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Swine Pathogen Control Resources

Why Water Disinfection Matters to the Success of Your Swine Operation

Water is often referred to as the forgotten nutrient when it comes to raising swine. Most often water quality is an afterthought addressed only when it becomes an immediate concern. Water is the number one resource animals need to consume daily to survive. Without regular monitoring or testing of your site’s water, this leaves an open door to your biosecurity plan. Unchecked water can pose a significant risk to the health of your animals and bottom line. 

STAY VIGILANT: Pathogens Pose Risks to Swine Industry

Although there are always a variety of pathogens that threaten the health of swine in the U.S., recent years have been particularly challenging. On top of known threats such as Porcine Epidemic Diarrhea virus (PEDv), Classical Swine Fever virus (CSFv or hog cholera) and Foot and Mouth Disease virus (FMDv), new risks are continually emerging. These challenges remind us of the importance for producers to have comprehensive biosecurity plans in place to keep pathogens out, said Scott Dee, DVM, Director of Research for Pipestone Applied Research. Biosecurity protocols include everything from vaccinations to proper ventilation and air filtration systems, and shower in/shower out to truck washes.

Don't Let Unclean Water Rob Livestock Performance

When it comes to the performance of a production herd or flock, the source, quantity, quality and composition of water can have a major impact on how animals perform. Not only should water be available in sufficient quantities, but it should have the right balance in pH and minerals and other components in order to maximize digestive function, gut health and overall animal performance.

Stewardship of Antibiotics Begins with Improved Biosecurity

What is the stewardship of antibiotics programs on your farm? Google "stewardship of antibiotics" and you might be surprised to find most of the web-based information is related to human health care. Effective September 2014, Presidential Executive Order 13676 directed the Secretary of Health and Human Services to establish the Presidential Advisory Council on Combating Antibiotic Resistant Bacteria (PACCARB), in consultation with the secretaries of Defense and Agriculture, on methods to combat antimicrobial resistant bacteria.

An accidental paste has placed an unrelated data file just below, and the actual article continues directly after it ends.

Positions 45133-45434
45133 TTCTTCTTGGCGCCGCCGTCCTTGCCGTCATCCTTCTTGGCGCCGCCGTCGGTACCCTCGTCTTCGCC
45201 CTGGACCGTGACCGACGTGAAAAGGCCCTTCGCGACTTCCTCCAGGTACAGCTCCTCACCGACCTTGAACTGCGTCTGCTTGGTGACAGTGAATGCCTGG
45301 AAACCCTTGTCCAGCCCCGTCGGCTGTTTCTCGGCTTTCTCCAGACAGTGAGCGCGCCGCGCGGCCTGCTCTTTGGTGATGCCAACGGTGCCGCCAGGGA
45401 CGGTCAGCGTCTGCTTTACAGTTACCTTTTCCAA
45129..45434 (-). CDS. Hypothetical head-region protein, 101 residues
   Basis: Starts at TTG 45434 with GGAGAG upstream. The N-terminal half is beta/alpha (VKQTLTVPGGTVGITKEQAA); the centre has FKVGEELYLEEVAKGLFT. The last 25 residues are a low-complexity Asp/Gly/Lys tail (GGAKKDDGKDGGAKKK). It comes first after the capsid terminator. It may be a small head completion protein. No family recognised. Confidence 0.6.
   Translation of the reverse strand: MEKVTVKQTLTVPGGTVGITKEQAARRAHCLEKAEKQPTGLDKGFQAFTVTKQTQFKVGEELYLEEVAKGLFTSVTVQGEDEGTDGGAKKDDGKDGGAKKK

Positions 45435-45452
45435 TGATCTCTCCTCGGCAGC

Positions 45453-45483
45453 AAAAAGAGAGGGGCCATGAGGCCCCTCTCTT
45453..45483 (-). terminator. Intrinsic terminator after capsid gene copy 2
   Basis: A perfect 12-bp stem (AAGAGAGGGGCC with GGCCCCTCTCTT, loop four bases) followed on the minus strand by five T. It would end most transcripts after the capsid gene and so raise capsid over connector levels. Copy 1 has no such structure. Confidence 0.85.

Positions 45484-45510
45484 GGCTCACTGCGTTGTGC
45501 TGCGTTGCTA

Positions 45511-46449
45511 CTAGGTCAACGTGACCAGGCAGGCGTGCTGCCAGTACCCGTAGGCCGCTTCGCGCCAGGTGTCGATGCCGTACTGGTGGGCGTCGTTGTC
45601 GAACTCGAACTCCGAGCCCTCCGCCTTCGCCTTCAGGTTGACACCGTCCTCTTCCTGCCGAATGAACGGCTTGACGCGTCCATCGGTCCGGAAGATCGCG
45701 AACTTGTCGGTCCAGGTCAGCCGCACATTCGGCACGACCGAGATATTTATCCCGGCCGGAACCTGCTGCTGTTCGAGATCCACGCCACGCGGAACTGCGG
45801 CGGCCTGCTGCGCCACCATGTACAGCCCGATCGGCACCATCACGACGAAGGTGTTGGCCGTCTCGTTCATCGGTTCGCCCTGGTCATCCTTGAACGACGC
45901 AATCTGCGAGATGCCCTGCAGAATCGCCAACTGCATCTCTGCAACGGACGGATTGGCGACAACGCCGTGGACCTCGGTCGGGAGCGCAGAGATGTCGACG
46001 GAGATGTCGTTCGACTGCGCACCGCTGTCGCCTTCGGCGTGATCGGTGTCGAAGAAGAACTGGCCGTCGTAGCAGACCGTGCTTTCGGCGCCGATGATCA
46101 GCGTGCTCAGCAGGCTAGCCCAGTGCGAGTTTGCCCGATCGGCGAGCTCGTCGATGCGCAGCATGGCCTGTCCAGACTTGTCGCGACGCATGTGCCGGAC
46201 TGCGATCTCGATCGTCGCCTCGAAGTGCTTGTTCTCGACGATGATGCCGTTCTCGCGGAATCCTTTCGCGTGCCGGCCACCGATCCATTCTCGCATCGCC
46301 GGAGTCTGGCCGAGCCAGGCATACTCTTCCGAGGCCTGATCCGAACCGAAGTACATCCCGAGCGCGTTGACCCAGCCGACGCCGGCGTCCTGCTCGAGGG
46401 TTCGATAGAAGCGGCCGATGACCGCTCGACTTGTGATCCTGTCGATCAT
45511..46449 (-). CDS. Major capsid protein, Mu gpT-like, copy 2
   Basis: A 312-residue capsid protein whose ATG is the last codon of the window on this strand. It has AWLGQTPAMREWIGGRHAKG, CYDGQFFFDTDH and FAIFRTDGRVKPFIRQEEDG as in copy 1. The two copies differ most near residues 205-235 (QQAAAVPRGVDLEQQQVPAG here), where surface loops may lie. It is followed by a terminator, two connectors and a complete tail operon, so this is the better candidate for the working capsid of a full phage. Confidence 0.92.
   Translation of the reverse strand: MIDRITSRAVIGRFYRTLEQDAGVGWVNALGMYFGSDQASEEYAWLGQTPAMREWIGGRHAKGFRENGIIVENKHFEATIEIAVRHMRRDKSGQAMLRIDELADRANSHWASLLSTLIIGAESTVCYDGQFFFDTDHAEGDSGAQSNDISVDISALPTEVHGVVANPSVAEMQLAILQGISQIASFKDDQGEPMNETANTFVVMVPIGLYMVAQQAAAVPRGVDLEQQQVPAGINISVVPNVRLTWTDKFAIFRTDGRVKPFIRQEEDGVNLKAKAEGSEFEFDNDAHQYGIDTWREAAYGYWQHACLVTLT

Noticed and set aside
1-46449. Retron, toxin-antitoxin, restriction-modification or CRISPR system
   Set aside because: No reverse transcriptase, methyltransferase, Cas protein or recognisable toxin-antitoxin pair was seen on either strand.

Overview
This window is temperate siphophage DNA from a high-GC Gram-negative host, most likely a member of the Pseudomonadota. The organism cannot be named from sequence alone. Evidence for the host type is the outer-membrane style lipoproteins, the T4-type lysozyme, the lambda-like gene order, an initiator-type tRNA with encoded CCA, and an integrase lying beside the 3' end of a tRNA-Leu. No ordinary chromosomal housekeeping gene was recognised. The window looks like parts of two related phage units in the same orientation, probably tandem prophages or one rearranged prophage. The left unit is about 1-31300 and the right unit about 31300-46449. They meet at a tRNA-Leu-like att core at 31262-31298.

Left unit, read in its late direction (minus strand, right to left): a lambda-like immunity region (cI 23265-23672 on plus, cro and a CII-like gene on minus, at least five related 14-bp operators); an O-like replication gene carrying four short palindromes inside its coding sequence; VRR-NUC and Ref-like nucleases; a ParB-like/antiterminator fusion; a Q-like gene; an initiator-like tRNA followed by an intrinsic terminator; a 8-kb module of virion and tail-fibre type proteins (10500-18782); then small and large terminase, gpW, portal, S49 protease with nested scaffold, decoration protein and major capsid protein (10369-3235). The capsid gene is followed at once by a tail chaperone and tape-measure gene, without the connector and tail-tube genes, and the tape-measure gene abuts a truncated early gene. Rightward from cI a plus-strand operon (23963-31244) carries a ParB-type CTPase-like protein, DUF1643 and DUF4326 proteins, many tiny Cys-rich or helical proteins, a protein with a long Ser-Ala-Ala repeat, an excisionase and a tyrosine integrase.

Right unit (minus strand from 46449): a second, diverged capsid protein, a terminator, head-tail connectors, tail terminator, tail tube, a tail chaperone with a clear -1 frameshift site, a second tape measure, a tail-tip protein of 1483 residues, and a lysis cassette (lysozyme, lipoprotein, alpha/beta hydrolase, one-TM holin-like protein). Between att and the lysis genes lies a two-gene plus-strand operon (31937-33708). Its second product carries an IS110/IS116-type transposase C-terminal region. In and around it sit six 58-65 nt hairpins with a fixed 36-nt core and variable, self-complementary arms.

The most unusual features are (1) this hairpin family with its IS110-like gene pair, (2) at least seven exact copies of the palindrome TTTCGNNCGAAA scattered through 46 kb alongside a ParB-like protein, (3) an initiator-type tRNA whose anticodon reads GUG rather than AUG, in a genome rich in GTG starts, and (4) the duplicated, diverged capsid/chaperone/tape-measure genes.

Keeping Pathogens Out: Step 1 of a Disease Prevention Strategy

Infectious agents, or pathogens, are a threat to livestock and poultry health and even human health in some zoonotic situations. Pathogens that cause diseases also have significant economic implications, as well as negative effects on animal welfare.

Hand full of grain

Controlling Salmonella in Feed


Why is Salmonella so difficult to control? Perhaps there are two characteristics that make Salmonella such a challenge: persistence and adaptability. Salmonella can persist from months to years in a wide range of materials. As a result, Salmonella may be found nearly anywhere one wants to look.

From a Vet's Perspective: An Interview with Amber Stricker, DVM

Times are changing and the days of using antibiotics as the sole health management strategy are over. Now more than ever, a team approach is needed for the best animal health management. Many producers are under-utilizing their veterinarians and not fully capturing the value they can provide. Routinely working with your veterinarian to identify root causes of reoccurring health challenges and develop disease prevention strategies will pay dividends.

Taking Animal Health and Welfare to the Next Level

The production of meat, milk and eggs for human consumption is coming under increased pressure as the global human population continues to increase. Sporadic, acute disease outbreaks, caused by common pathogens or the introduction of new pathogens, increase food product costs and are risks to global nutrition.

Feed Biosecurity: Oxymoron or Global Paradigm Shift?

What a difference a few years makes! Prior to the porcine diarrhea virus (PEDV) epidemic in 2013-2014 across North America, no one seriously considered feed as a potential vehicle for pathogen transmission. However, there is now a growing body of scientific evidence strongly suggesting that feed and feed ingredients may be risk factors for the spread of PEDV at both the domestic and the global levels.

On-Farm Pathogen Control: A Priority for Today's Pig Farms

Providing safe, wholesome food is a pork producer's most important responsibility. Ensuring food safety is a complex undertaking that requires awareness of the role everyone plays in the food chain. On the farm, many factors can affect the safety of pork, which is why today's farms use a wide variety of technology and techniques to minimize food safety threats. These modern practices have vastly improved today's pork in terms of safety and quality, but improvements can always be made.

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